Denmark's 2006 TV series Forbrydelsen (The Crime) has been wowing a niche audience on BBC4 over the past few months, but here comes the inevitable US remake. Fortunately, it's from cable channel AMC, who have established themselves as the new home of high-quality US drama in recent years (owing to the success of Mad Men, Breaking Bad and The Walking Dead), so it'll come as no surprise to find The Killing is a tremendous remake, if currently slavish to the Danish. "Who Killed Rosie Larsen?" It's a question that'll sound familiar to audiences who remember the media buzz surrounding Twin Peaks, another small-town murder-mystery show that had audiences wondering "who killed Laura Palmer?" in the early-'90s. The Killing is essentially that landmark David Lynch/Mark Frost series, minus its off-kilter ambience and surreal flourishes, here shepherded by Veena Sud (Cold Case), who cleaves very close to the Danish pilot for her Seattle-set remake.
Homicide detective Sarah Linden (Big Love's Mireille Enos) is about to leave rainswept Washington state for sunny California with her 13-year-old son Jack and fiancé Rick Felder (Callum Keith Rennie), when she's dragged into "one last case" when local teenager Rosie Larsen (Katie Findlay) is reported missing over the weekend, following a Halloween party at school. Partnered with her replacement, ex-narc cop Stephen Holder (Joel Kinnaman), Linden brings her enviable skills to the investigation, during the critical 72-hour period, interviewing Rosie's mother Mitch (Michelle Forbes) and father Stan (Brent Sexton), as the local area is searched and Rosie's final known movements are uncovered. Meanwhile, the missing person's case threatens to disrupt Council President Darren Richmond's (Billy Campbell) campaign to become Mayor, as his plan enters an important phase.
There's absolutely nothing that's particularly original about The Killing (the premise is practically a cliché of the police procedural genre), but the secret of its success is how the story's being told. It helps that the format of the show means this one case will be fully explored over 13-hours, which will result in a much more realistic and thorough representation of real homicide investigations, but it's the overall tonality that really clinches the deal. The oppressively grey skies of Vancouver (standing in for Seattle) are a familiar sight for TV audiences, made famous by The X Files, and The Killing makes full use of the city's wet, chilly atmosphere. The camera practically lurks in aerial shots of the town, the hiss of rainwater is omnipresent, and people are permanently blurred in their cars through slick windscreens. The weather sets such an appropriate, somber mood that it stains everything around it. It feels like nature itself is crying over Rosie's abduction and murder.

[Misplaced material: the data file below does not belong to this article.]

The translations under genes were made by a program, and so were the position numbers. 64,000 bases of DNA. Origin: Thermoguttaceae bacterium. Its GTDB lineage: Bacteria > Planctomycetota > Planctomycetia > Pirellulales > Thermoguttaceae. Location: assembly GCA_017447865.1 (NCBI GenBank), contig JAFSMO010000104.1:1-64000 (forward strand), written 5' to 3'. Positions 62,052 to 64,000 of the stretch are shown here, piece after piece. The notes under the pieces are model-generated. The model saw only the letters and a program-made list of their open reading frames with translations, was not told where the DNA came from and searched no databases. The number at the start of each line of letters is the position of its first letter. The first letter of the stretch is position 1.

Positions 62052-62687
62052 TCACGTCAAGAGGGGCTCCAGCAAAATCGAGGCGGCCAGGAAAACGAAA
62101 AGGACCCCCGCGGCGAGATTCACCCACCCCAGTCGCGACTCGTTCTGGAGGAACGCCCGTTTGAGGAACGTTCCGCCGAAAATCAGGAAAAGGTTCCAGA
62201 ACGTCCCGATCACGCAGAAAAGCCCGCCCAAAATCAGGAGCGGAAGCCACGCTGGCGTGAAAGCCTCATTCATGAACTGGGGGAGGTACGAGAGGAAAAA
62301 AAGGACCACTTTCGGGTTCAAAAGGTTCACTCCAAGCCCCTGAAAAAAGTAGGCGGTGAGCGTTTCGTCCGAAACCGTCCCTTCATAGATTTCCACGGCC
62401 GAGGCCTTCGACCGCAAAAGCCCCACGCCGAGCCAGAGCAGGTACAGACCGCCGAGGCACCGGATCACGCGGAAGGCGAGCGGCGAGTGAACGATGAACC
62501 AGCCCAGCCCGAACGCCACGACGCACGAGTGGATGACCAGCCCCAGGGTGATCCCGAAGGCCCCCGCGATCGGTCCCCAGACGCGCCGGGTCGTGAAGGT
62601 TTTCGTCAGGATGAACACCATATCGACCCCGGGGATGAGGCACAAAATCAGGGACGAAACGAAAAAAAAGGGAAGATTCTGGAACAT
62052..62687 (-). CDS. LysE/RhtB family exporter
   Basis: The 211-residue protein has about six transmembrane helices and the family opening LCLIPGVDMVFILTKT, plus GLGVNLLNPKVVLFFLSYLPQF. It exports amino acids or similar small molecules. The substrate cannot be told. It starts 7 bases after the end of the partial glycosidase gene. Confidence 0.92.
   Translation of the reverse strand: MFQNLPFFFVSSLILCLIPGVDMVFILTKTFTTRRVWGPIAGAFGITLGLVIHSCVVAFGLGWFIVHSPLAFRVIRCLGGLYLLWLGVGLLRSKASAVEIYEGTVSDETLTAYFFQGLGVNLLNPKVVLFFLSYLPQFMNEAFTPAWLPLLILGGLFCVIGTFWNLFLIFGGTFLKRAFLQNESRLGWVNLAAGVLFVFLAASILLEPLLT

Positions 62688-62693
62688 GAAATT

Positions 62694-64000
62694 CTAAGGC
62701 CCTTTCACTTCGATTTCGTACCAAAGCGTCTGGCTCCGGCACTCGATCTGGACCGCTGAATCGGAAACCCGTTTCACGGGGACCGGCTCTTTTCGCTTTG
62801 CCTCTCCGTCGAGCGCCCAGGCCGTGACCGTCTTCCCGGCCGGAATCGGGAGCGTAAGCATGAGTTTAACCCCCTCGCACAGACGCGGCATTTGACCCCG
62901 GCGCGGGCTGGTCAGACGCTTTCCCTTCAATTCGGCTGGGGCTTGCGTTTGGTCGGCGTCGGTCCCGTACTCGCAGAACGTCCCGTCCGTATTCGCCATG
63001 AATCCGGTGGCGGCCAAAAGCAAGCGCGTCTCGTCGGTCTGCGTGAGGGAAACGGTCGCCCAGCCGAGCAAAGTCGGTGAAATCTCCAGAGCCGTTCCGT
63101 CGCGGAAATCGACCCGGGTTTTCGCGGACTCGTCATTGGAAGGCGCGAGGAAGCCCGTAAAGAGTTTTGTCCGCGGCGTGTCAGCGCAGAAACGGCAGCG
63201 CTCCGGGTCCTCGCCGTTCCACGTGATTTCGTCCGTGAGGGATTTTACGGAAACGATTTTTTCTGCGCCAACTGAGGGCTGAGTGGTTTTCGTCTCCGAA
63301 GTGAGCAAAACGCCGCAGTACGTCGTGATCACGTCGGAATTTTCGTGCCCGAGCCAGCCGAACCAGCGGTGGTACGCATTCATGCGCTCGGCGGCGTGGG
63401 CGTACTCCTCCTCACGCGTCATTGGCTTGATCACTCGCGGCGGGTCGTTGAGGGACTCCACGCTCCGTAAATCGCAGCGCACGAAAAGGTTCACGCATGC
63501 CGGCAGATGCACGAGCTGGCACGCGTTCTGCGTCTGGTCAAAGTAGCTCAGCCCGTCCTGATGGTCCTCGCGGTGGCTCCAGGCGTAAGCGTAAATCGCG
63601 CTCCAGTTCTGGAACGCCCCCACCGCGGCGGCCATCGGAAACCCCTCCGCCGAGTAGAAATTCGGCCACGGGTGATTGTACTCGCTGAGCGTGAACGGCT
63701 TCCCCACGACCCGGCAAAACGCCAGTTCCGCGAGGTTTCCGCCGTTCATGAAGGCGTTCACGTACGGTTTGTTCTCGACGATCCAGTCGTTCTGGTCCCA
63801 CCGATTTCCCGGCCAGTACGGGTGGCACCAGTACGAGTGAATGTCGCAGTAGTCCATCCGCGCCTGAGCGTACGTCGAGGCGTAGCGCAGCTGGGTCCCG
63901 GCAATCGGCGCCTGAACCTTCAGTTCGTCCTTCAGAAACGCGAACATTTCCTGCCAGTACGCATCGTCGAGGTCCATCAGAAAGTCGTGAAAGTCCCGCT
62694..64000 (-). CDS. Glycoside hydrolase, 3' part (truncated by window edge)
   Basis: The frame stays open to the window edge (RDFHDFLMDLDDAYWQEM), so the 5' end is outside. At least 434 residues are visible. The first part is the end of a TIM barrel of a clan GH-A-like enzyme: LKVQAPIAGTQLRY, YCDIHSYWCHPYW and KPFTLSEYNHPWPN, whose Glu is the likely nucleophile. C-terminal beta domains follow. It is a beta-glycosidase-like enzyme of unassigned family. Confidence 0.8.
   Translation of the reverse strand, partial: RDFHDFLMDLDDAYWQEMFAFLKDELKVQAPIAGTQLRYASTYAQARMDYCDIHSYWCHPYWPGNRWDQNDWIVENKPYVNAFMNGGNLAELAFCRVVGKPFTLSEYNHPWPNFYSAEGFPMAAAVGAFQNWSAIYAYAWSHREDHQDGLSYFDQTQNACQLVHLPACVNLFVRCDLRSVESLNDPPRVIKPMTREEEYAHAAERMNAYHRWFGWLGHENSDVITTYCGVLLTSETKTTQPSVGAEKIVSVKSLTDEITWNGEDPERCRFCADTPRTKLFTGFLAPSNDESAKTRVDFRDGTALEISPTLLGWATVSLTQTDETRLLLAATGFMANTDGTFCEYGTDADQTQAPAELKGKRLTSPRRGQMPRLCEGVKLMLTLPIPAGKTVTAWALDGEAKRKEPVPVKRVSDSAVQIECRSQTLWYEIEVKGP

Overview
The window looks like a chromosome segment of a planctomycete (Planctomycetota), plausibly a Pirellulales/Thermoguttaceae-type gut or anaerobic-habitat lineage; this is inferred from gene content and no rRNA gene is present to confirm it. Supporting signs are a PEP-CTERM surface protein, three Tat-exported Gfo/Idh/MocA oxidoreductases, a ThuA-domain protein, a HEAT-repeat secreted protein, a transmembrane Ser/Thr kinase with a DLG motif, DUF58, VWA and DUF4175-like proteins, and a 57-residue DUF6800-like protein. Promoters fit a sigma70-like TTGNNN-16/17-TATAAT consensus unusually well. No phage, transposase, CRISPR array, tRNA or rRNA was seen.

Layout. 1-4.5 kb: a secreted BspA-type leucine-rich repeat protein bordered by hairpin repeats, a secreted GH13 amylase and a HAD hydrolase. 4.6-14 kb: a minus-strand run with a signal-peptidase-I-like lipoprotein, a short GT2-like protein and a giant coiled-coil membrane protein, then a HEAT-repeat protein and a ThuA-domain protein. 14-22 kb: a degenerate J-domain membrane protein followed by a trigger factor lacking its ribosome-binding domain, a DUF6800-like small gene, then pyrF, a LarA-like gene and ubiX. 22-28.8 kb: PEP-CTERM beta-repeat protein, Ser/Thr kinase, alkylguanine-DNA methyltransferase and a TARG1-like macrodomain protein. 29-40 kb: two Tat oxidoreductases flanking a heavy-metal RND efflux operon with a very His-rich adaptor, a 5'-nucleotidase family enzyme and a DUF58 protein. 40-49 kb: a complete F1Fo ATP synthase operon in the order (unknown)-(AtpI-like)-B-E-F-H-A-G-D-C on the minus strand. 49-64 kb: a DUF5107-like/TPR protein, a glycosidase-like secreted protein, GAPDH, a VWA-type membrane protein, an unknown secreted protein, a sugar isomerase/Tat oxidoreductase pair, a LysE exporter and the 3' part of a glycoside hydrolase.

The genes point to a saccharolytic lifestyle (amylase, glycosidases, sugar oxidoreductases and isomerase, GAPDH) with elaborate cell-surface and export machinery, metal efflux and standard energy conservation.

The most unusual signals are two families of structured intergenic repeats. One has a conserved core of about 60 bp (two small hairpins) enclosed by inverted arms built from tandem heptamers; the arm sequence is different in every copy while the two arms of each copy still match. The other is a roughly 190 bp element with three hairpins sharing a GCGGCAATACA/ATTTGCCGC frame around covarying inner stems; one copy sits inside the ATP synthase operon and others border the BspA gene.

The actors are also on great form. Enos has a the pasty features of a woman who's been squinting into wind and rain her whole life, but it's prying into the darker nature of human beings that's left indelible marks on her soul. As Sarah Linden, she's reserved, considered, intelligent, pragmatic, and the best person you want to be heading up a murder investigation, as her boss Lieutenant Oakes knows only too well, hence him persuading her to delay her move to California. Kinnaman offers a less experienced partner in Holder, but one whose street smarts come in handy; Forbes is magnificent as Rosie's mother, bringing palpable pain and anguish to the part; Sexton's a wounded bear as Rosie's dad; and Billy Campbell is great as the local politician who appears sympathetic, but has a campaign team steering him into making decisions that benefit his career over what's best for the police's investigation. The first two episodes tackle the familiar beats of murder plots; the report, the search, the discovery of Rosie's body (told in a virtuoso extended scene that draws power from its unflinching nature), the confirmation of identity at a morgue, the aftermath for the family, and the discovery of additional evidence that deepens the case. The scripts also do a brilliant job of introducing the characters (not too many so you get confused by a parade of faces), giving you a real sense of what they're all about, and ensuring that most will give armchair sleuths pause for thought about their back-story and alibi for the day Rosie disappeared. Is the culprit Rosie's best friend? Her affluent ex-boyfriend? The nice man running for Mayor, or one of his employees? Linden's fiance? For anyone who's seen Forbrydelsen, it's been confirmed that the remake's culprit, and their motivation, has been changed, so The Killing should play like an alternative path through the same basic story.
Overall, The Killing is slick, assured, sharp, poignant storytelling, covering familiar ground in a manner that feels fresh, immersive and compelling. Like any murder-mystery, the beginning and ending will be the most naturally gripping ends of the tale, so it remains to be seen if The Killing can keep audiences glued to their televisions in the trickier middle. But if the plot unfolds as meticulously as I assume it will, the characters are enriched by the time spent exploring them, and there are enough twists/turns and red herrings to keep the story deliciously knotted, The Killing should be just fine. Who killed Rosie Larsen? I don't know, but I have my suspicions already, don't you?
WRITER: Veena Sud DIRECTOR: Patty Jenkins (1.1) & Ed Bianchi (1.2) CAST: Mireille Enos, Billy Campbell, Joel Kinnaman, Michelle Forbes, Brent Sexton, Kristin Lehman & Eric Ladin TRANSMISSION: 3 April 2011, AMCYou can read more reviews at my blog, Dan's Media Digest.